Meet the 23-year-old Ho-Chunk farmer who inspired Olbrich Botanical Gardens’ indigenous installation

The garden is growing traditional Native American crops such as corn, squash, beans, tobacco, gourds and milkweed.
Rita Peters working in the indigenous garden
Courtesy of Erin Presley
Rita Peters working in the indigenous garden.

Upon discovering an Indian tea installation at Olbrich Botanical Gardens nearly two years ago, Rita Peters, 23-year-old of Ho-Chunk descent, had to learn more.

Erin Presley is a horticulturist at Olbrich and runs the Herb Garden, a place where she chooses to showcase different cultures. When Peters was an Olbrich volunteer, what she thought was a Native American garden, was instead a partnership with a local Ayurvedic spa to create an Indian theme for the Herb Garden. Presley explained that she was growing tropical plants, such as bananas, and a range of Ayurvedic herbs and spices like ginger and turmeric.

“That really got us talking and I thought, ‘this is amazing,’” Peter says. “Foraging for food is such a big part of our culture so I thought it would be really cool to have an indigenous garden and incorporate native plants.” In that moment, Peters planted the seed for the concept for a new garden, which blossomed this spring.

As lead coordinator for the Indigenous Garden, Peters first connected Presley with Elena Terry, her Ho-Chunk relative and an advocate for honoring and sustaining indigenous cooking practices. “Elena talks about our seeds and our way of life and our food in such a beautiful way that I knew she would be able to help,” Peters says. Terry helped develop a seed list and provided resources as they pushed forward with their plans.

indigenous garden at olbrich

The arbor made of maple saplings was constructed by Rita Peters’ uncle using traditional techniques. Courtesy of Erin Presley

This summer, and likely into early fall, the Indigenous Garden is growing traditional Native American crops, such as the “three sisters” (corn, squash and beans), tobacco, gourds and milkweed. Peters says the Herb Garden also has many native plants beyond the Indigenous Garden, including sage, sweetgrass and hopi red dye. “We have quite a bit of native plants that have been in the garden for a long time and keep coming back, so we highlight those to let people know that they’re native to America and have either medicinal purposes or other uses,” Peters says.

Olbrich’s event organizers are working to acknowledge indigenous culture throughout their programming. On the home garden tours, guides stop to pay respect to native land, and a recent book club centered on “Braiding Sweetgrass,” the New York Times best-selling book by Robin Wall Kimmerer on indigenous wisdom (Milkweed Editions, 2015). A sweetgrass-braiding workshop at the Indigenous Garden is in the works for fall. “I’m just really proud to be a part of everything, and I’m also really proud of Olbrich,” Peters says. “I didn’t think [my culture] would have this really beautiful effect on everybody and trickle into different departments.”

indigenous garden at olbrich

Courtesy of Erin Presley

Peters’ experience at Olbrich and her recent involvement in gardening has awakened her passion for horticulture. It’s also given her a new appreciation for her Ho-Chunk heritage. “I’m going to school for horticulture because I never really tied my day-to-day life so heavily with my culture until I started to garden and work with other horticulturists,” she says.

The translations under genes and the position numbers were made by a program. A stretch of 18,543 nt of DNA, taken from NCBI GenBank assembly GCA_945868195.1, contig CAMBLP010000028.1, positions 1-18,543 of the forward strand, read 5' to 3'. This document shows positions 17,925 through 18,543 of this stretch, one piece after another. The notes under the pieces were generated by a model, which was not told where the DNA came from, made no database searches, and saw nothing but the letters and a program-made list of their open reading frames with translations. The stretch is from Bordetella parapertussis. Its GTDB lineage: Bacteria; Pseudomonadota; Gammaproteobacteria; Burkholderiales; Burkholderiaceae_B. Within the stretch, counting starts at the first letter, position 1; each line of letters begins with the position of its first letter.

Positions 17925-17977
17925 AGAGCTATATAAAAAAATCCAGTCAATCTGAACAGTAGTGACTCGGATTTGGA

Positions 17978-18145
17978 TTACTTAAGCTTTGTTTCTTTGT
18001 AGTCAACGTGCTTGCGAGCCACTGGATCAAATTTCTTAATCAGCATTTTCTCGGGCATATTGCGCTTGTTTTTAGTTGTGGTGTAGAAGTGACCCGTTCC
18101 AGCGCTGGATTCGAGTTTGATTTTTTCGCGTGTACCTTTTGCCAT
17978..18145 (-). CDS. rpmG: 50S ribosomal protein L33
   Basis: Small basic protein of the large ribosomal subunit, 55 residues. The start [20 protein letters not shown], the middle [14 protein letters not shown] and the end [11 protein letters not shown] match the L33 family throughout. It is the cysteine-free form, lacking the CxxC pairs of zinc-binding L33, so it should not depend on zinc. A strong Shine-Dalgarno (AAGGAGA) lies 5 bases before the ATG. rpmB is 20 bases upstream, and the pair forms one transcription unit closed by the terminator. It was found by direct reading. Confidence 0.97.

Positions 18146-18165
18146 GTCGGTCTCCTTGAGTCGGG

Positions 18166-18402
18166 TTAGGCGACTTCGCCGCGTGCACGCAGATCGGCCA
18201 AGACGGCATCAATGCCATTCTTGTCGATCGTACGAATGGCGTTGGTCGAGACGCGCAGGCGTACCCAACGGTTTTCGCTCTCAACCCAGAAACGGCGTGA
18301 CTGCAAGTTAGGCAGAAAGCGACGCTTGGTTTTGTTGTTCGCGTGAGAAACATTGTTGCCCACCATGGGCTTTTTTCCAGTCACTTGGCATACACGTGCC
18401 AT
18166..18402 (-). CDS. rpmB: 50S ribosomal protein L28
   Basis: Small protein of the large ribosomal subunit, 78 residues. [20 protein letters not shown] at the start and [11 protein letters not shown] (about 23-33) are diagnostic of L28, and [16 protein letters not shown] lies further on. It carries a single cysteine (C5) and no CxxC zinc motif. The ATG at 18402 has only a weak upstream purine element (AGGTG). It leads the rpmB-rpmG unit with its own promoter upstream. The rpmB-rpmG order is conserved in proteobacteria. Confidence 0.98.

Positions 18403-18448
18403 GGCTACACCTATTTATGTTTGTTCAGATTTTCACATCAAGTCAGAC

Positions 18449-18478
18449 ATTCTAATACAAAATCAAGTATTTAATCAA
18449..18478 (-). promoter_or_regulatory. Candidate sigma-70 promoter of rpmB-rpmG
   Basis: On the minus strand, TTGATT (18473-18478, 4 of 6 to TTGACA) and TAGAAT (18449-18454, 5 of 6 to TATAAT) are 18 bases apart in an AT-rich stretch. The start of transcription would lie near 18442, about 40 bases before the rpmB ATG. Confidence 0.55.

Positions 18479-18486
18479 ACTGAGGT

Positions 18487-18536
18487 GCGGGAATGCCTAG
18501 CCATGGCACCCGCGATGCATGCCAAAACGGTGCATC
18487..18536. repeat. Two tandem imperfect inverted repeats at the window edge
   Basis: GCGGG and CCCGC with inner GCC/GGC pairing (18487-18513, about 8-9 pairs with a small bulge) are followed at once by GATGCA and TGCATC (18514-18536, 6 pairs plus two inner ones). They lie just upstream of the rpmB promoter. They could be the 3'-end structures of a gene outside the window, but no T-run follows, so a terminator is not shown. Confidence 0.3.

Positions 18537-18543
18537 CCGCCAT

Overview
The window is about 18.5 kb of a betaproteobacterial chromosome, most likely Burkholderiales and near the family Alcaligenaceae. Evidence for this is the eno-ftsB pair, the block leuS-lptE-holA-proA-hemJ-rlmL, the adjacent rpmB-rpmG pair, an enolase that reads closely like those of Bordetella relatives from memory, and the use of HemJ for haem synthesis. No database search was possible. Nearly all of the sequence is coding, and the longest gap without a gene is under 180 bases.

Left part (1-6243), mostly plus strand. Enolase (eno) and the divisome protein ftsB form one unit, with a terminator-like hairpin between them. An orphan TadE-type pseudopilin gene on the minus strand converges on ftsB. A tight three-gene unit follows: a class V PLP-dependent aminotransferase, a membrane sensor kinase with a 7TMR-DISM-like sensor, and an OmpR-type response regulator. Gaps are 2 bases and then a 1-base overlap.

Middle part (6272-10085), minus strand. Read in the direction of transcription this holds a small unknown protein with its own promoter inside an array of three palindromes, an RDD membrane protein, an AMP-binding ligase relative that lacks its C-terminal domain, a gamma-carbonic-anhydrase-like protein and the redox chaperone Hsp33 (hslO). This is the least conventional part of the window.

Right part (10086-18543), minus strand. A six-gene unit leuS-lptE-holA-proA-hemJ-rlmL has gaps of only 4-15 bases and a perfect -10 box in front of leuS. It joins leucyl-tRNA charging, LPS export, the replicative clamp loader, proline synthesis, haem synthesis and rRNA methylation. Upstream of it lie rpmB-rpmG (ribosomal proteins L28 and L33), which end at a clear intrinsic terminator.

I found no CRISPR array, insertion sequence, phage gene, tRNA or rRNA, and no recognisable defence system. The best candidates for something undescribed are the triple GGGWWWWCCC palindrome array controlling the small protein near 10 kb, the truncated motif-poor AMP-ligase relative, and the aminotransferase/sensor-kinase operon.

Perhaps what’s most special about the garden is the mark Peters’ loved ones have made on it in support of her and the mission to keep ancestral foodways alive. Peters turned to an aunt who is a language apprentice to source the Ho-Chunk names for each plant grown in the garden. Soon, visitors will be able to scan a QR code and hear the correct pronunciation of the names — voiced by Peters herself. And an arbor made of maple saplings was constructed by her uncle using traditional techniques. “Having my relatives involved brings more sentiment to this project,” Peters says. “When I get to share with my family, it makes me proud that I was raised traditional Ho-Chunk. I feel really fulfilled.”

indigenous garden at olbrich

Courtesy of Erin Presley

The project has been equally fulfilling for Presley. “For me, it’s fun to learn about different herbs and vegetables that are used in different cultures,” Presley says. “And there’s no better way to learn than by actually growing them alongside somebody who knows what they’re doing. Rita is the type of person who makes you feel really comfortable and she’s really easy to have fun with.”

On June 25 and July 8, Olbrich is hosting drop-in milkweed soup tastings. Between 10 a.m. and 2 p.m., guests can taste the complimentary blend of fresh vegetables and milkweed sourced right from the Indigenous Garden. “There’s a lot of milkweed at Olbrich, so we were able to harvest a lot of it,” Peters says. “We harvest the top blossom and top leaves and it’s just one of those foods that’s popular between June and August in our culture. It’s a perfect opportunity to showcase a pollinator plant that’s being highlighted this summer.”

indigenous garden at olbrich

Courtesy of Erin Presley

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